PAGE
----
With mercury levels in various districts of Kerala already touching 35 degrees Celsius, the Kerala State Disaster Management Authority (KSDMA) has warned of a steep rise in temperature in the coming days. In a statement issued on Saturday, the KSDMA said that according to the Indian Meteorological Department (IMD), the temperature in the state is expected to rise between 2 to 4 degrees Celsius in the coming days.
According to the KSDMA, the temperatures in the districts of Palakkad, Thrissur, Malappuram and Kozhikode are expected to be 8 degrees above normal on March 5.
With the mercury levels expected to rise, the state disaster management authority has listed necessary measures for people to follow during the summer.
“The public should try and not expose themselves to direct sunlight between 11 am and 3 pm at least in order to avoid sunstroke,” KSDMA stated in its report. It also went on to instruct the public to carry a small bottle of water with them wherever they go and keep drinking it in order to avoid dehydration. Other instructions, such as wearing light colour clothes to reflect light and thereby avoiding heat, were also instructed by the authority.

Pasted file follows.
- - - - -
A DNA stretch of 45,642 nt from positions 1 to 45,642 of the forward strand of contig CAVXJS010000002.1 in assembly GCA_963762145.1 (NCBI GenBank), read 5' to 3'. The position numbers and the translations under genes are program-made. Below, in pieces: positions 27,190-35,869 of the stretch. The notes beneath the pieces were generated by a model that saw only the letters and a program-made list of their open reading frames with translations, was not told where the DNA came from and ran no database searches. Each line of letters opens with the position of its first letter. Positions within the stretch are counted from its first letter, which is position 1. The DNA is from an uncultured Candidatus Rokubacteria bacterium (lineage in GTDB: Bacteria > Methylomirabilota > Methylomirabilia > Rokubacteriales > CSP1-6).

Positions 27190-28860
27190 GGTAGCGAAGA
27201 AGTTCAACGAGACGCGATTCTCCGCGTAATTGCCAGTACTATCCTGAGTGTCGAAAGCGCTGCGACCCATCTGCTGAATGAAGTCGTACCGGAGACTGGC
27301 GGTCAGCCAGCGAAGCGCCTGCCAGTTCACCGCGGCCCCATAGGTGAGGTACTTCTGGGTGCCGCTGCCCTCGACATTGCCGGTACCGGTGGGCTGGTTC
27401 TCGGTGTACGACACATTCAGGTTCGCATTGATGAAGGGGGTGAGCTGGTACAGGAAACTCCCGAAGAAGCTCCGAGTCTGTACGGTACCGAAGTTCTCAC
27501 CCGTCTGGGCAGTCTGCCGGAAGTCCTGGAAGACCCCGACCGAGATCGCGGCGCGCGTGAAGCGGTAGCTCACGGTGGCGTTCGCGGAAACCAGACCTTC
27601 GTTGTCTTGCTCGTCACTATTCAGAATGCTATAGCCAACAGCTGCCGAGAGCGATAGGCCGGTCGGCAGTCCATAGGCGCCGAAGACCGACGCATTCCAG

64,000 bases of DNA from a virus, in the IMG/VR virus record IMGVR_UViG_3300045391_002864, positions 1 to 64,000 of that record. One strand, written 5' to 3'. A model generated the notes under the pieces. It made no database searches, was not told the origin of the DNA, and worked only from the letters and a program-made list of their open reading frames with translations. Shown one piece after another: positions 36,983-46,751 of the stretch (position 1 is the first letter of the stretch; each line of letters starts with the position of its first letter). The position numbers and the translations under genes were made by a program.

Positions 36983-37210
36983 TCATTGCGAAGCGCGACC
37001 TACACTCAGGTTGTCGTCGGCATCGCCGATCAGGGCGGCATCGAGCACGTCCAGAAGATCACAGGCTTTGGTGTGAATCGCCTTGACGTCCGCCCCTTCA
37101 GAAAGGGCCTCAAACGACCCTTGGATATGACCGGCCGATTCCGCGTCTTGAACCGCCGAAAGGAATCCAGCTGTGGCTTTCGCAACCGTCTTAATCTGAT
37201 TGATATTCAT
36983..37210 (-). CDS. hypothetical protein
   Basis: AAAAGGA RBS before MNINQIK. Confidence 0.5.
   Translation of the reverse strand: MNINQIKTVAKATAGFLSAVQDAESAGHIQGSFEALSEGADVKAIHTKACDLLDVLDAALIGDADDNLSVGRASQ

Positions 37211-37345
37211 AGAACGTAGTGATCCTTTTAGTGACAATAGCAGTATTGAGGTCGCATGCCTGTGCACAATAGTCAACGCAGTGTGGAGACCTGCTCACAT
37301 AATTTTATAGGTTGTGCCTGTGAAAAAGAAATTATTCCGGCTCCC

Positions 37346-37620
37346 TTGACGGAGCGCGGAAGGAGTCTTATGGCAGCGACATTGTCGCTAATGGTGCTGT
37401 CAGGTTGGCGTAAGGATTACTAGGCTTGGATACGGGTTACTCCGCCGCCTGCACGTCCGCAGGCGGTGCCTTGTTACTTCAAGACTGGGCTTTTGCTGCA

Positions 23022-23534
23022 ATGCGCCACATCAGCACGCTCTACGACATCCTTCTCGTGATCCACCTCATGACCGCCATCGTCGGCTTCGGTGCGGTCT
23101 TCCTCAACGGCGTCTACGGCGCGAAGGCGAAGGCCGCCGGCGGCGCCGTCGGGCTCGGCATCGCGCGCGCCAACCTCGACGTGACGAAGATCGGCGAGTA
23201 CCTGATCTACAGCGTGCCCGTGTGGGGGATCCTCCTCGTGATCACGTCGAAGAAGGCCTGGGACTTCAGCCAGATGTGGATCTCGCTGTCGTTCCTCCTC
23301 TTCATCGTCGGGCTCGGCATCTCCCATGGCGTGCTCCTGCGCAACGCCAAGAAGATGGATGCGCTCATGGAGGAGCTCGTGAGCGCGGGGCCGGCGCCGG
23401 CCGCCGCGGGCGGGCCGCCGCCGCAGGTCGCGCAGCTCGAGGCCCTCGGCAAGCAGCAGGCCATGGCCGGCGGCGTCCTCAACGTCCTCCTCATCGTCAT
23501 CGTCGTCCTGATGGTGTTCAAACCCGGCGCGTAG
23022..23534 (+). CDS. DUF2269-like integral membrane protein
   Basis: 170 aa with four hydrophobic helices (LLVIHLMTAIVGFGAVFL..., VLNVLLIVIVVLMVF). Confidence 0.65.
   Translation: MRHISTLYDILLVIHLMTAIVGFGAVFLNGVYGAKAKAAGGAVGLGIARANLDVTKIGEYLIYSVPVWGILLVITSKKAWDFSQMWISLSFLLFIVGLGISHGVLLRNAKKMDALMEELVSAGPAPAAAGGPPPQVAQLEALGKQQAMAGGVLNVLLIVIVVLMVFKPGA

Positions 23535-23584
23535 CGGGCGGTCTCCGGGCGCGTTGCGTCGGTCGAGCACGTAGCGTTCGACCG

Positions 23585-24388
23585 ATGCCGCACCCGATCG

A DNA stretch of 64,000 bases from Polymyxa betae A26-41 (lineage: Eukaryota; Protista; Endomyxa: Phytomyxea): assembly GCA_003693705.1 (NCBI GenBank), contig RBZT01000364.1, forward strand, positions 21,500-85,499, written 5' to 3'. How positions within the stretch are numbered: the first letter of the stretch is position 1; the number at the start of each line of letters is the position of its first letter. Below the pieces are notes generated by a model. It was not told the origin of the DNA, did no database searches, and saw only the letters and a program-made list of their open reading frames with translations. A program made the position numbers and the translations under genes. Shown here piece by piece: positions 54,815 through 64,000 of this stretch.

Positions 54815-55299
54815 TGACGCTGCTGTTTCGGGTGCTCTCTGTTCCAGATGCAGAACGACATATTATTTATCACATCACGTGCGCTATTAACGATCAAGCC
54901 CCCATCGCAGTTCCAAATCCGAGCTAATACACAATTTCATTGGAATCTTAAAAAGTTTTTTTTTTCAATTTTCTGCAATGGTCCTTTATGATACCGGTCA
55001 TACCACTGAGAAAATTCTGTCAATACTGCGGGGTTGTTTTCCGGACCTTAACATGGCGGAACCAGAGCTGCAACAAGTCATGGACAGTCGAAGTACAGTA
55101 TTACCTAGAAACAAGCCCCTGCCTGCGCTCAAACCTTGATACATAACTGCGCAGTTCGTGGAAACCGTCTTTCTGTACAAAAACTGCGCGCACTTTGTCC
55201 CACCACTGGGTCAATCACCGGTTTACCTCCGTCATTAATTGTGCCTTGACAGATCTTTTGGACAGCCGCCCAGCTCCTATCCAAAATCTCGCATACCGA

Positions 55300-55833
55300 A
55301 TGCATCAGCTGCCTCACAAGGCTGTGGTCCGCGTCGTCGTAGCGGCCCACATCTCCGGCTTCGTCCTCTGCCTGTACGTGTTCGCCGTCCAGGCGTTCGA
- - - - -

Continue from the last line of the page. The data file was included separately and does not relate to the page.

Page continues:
KSDMA has also requested parents and school authorities to pay extra attention to their children/students as they will be writing their examinations soon. “Requesting everyone to follow the instructions provided by the disaster management authority, the health department and the labour department,” stated KSDMA.
Because of the rise in temperature levels, the state’s Labour Department had earlier issued an order allowing mandatory break time for labourers to avoid sunstroke. All labourers in the state who are exposed to sunlight which could potentially lead to a sunstroke have been ordered to rest indoors between 12 pm and 3 pm during the summer months.
According to a report by The New Indian Express, environmental activists feel that one of the reasons for the change in Kerala’s climatic cycle is the loss of green cover and the increase in terraced houses and buildings.
"The share of summer rains has been decreasing for the past one decade. We receive 70 per cent of the annual rain during the South-West Monsoon. The recent phenomenon is heavy rainfall during the South-West Monsoon and scarce showers during summer,” Green activist MN Jayachandran told TNIE. He also went on to add that, “the cement surfaces are releasing more heat and we’re experiencing extreme climatic conditions. The winter was extremely cold this year and now the summer is scorching. These are worrying trends.”